For centuries, metals were employed in optical applications only as mirrors and gratings. New vistas opened up in the late 1970s and early 1980s with the discovery of surface-enhanced Raman scattering (SERS) and the use of surface plasmon (collective electronic oscillations at the surface of metals) resonances for sensing.
In a simplified picture and in general, there are five distinctive characteristics that make surface plasmons attractive: their ability to concentrate light beyond the diffraction limit; their ability to modify the local density of photonic states; their ultrafast response; their environmental sensitivity; and their flexibility in design.
Plasmonic nanostructures confine light to dimensions far smaller than the free-space wavelength, as they mix optical fields with electronic excitations. It was not until the 1990s, with the appearance of accurate and reliable nanofabrication techniques, that plasmonics blossomed. It was found then that local fields around nanostructures could be directly measured by near-field scanning optical microscopy. Plasmon nanostructures gained rapid appreciation as routes to optical devices unconstrained by the wavelength of light, yielding viable nanophotonic devices.
A metallic nanoparticle of gold, silver, copper or aluminium exhibits plasmon resonances at wavelengths determined by its material properties, shape and size. For metallic nanoparticles with sharp corners or protrusions, light can be strongly localized to volumes with minimum dimensions of 10–100 nm. Achieving even more tightly confined fields—on the scale of 1 nm or less—is possible but very difficult with single nanoparticles, since the no fabrication method available offers reproducible control over such small feature sizes.
Fortunately, the large field enhancements associated with nanoparticle clusters can also be achieved with single nanoparticles separated from a metal film by a thin dielectric layer, which behave similarly to a pair or dimer of nanoparticles. This is the case of the gaps between scanning probe tips and metallic surfaces in ultrahigh-vacuum environments. These gap modes have complex behaviours and enter the regime of ‘extreme nano-optics’ because they can be sensitive to single-atom placements.
This geometry, which has been known variously as a nanopatch optical antenna, nanoparticle-on-mirror (NpoM), metastructure, metal–insulator–metal (MIM) waveguide, or particle over surface, has become increasingly studied for a wide variety of optical phenomena. The attractiveness of the plasmonic nanopatch or NPoM stems from its ease of fabrication combined with the extreme field enhancements available in either colloidal or lithographically patterned systems.
The plasmonic nanopatch has proven a remarkably successful and robust platform for demonstrating a wide variety of optical phenomena. Jeremy J. Baumberg (University of Cambridge), Javier Aizpurua (CFM & DIPC), Maiken H. Mikkelsen (Duke University) and David R. Smith (Duke University) have now reviewed 1 the physics of the nanopatch, providing intuitive interpretations of its properties and exploring its use across different application areas.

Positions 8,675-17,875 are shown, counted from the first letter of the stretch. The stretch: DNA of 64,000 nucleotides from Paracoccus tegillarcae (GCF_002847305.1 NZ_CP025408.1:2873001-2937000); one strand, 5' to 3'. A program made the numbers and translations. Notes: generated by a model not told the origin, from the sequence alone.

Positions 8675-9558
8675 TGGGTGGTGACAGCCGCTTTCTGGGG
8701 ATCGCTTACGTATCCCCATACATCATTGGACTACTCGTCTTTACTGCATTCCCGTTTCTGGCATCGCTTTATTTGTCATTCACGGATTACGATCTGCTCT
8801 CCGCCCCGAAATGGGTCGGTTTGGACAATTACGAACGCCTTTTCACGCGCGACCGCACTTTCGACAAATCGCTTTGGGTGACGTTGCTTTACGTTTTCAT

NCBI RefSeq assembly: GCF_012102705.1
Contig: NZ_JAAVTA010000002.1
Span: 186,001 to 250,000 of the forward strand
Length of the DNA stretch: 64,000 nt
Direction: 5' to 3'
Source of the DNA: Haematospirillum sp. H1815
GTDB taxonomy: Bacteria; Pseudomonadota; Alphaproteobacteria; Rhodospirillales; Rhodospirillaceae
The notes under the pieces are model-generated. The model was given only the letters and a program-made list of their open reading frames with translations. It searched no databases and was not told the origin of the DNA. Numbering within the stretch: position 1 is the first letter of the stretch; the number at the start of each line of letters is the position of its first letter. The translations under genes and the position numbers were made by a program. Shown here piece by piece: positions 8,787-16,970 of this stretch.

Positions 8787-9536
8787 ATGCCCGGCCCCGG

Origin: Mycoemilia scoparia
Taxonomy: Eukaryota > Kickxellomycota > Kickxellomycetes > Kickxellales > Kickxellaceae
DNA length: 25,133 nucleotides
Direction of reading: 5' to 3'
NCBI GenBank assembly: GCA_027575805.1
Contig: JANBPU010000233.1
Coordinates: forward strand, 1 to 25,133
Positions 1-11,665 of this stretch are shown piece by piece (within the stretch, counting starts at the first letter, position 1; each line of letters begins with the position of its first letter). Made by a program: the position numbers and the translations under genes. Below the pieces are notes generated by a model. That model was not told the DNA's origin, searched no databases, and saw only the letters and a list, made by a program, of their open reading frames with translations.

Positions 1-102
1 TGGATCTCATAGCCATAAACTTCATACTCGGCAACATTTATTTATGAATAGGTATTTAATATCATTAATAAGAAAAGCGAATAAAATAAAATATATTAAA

Recent demonstrations that light can be trapped in optical modes of nanogaps with rigorously defined mode volumes below 1 nm3 from surface atoms shows why nanogap plasmons are so important. Every gold surface supports adatoms, but normally the tight confinement into atomic-scale modes leads to negligible interaction with free-space photons. Only due to impedance matching of the plasmonic antennas and nanogaps to free space is it now possible to couple into and out of these highly localized modes with efficiencies beyond 10%. When there are intermediate stages through successively tighter-confined plasmon modes, this coupling can be improved by five orders of magnitude, which is vital since optimizing antenna coupling is crucial for utilization in optoelectronic devices.
The authors explain the origin and subtle properties of these modes, and show how they can be well accounted for by simple models. Coupling nanogap plasmons to electronic and vibronic transitions yields a host of phenomena including single-molecule strong coupling and molecular optomechanics, opening access to atomic-scale chemistry and materials science, as well as quantum metamaterials.
Most interesting is the range of applications in prospect, such as ultimate low-energy devices like robust bottom-up assembled single-atom switches. A summary of these applications can be found in Figure 2.
Author: César Tomé López is a science writer and the editor of Mapping Ignorance